update: AR2017 has just unleashed an X1-class solar flare. NASA's Solar Dynamics Observatory captured the extreme ultraviolet flash on March 29th at 1752 UT:

It is too soon to say whether this potent explosion hurled a CME toward Earth. Stay tuned for updates in the hours ahead.

Realtime Space Weather Photo Gallery

OPPOSITION OF MARS: Earth and Mars are converging for a close encounter in April. It's only March, but the view through backyard telescopes is already superb. Michael A. Phillips of Swift Creek, NC, took this picture using a 14-inch telescope on March 27:

In Phillips's picture, south is up. It shows the rapidly evaporating North Polar Cap (summer arrived in February), orographic clouds over martian volcanoes near the equator, and a bright blue cloud filling Hellas Basin in the south. Only an experienced astrophotographer can produce this kind of Hubblesque detail using backyard optics. Novice observers looking through the eyepiece of a small telescope can still see a lot, however, including the rusty-red disk of Mars and bright smudges corresponding to the polar cap and Hellas Basin.

The view will improve in April. Get ready to see the Red Planet at its best as explained in "The Opposition of Mars" from Science@NASA.

Realtime Mars Photo Gallery

HUBBLE SEES JETS IN MARS COMET: Later this year, Mars is going to have a close encounter with a comet. On Oct. 19, 2014, Comet Siding Spring (C/2013 A1) will buzz the Red Planet about 10 times closer than any known comet has ever flown past Earth. Mars could actually find itself inside the comet's extended atmosphere as the comet passes by only 138,000 km away. Needless to say, NASA is watching carefully. The latest images from the Hubble Space Telescope show jets spewing from the comet's core:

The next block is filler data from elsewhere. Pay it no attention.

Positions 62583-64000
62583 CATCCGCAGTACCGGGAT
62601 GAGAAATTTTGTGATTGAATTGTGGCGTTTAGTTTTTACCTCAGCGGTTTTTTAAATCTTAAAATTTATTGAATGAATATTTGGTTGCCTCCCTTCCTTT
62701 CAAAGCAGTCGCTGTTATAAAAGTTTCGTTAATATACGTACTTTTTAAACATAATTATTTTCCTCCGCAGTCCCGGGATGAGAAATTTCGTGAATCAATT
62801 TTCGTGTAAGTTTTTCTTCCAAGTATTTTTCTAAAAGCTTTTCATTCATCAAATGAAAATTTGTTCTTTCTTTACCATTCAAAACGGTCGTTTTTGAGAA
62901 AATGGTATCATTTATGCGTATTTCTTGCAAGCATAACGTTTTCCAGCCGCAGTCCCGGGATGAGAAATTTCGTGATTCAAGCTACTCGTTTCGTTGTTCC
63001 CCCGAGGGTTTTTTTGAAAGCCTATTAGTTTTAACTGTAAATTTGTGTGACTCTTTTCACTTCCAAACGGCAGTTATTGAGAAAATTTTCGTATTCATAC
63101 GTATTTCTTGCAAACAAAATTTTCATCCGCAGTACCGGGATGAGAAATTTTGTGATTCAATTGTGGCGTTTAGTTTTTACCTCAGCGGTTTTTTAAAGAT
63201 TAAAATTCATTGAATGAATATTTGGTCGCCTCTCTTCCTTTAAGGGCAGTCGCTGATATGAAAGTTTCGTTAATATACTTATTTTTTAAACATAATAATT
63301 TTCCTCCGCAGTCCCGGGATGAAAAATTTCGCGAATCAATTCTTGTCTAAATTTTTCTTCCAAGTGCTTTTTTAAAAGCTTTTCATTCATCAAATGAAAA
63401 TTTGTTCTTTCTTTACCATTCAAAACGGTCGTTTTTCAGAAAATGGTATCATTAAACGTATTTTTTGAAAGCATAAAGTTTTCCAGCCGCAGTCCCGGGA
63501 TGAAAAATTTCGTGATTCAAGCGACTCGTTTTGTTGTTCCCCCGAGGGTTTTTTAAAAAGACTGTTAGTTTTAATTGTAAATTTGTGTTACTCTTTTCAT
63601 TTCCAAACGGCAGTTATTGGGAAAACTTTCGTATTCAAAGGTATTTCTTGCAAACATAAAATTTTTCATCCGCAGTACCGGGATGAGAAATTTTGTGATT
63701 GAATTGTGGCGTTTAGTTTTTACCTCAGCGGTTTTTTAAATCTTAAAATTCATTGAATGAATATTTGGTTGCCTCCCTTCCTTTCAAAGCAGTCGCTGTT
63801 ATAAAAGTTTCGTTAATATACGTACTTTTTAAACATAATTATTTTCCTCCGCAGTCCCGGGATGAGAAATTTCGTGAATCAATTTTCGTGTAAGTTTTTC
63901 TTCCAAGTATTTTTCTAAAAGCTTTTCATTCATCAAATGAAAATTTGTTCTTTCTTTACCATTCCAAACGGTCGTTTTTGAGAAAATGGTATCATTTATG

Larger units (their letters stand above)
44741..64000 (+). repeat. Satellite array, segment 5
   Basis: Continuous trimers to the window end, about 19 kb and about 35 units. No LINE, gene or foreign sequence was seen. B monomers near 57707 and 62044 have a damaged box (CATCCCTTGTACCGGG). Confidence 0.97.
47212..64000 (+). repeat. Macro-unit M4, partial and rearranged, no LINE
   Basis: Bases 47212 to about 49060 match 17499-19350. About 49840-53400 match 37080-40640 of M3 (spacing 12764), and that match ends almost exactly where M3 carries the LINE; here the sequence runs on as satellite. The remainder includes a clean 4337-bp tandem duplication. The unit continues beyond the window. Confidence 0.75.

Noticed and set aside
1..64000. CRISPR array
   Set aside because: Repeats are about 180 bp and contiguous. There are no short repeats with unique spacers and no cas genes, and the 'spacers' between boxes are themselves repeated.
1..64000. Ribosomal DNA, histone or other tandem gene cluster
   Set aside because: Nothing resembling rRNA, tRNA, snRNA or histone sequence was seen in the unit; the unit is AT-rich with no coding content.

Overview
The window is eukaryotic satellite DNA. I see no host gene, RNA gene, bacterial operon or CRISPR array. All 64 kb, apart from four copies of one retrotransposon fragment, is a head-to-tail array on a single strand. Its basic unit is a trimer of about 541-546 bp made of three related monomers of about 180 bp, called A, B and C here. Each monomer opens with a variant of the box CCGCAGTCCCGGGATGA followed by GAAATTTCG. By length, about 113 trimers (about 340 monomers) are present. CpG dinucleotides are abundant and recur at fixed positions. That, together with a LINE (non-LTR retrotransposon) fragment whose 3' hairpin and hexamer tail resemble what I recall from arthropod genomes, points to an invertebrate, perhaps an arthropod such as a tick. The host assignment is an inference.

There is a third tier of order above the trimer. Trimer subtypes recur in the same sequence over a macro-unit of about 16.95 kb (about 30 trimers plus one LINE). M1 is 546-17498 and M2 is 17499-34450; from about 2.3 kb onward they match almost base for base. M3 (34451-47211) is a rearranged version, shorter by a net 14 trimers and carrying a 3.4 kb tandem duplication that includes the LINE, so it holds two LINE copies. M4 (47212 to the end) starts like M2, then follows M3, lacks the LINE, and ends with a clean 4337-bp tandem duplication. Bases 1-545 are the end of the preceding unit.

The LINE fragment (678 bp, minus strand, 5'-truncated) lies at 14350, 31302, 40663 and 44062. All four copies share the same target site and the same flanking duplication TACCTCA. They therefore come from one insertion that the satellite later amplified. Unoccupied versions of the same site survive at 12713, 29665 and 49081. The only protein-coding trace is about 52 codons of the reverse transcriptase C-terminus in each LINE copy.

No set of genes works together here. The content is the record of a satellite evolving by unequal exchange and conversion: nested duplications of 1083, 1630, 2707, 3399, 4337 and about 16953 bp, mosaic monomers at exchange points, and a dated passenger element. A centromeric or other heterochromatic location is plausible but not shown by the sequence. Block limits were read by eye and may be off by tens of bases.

The image, captured on March 11th, shows comet Siding Spring at a distance of 353 million miles from Earth. Hubble can't see the icy nucleus because it is hidden inside the comet's glowing dusty atmosphere. Nevertheless, image processing did reveal what appears to be two jets of dust coming off the nucleus in opposite directions. This observation allows astronomers to calculate the direction of the nucleus's pole, and axis of rotation.

"This is critical information that we need to determine whether, and to what degree, dust grains in the [atmosphere] of the comet will impact Mars and spacecraft orbiting Mars," says Jian-Yang Li of the Planetary Science Institute in Tucson, Arizona.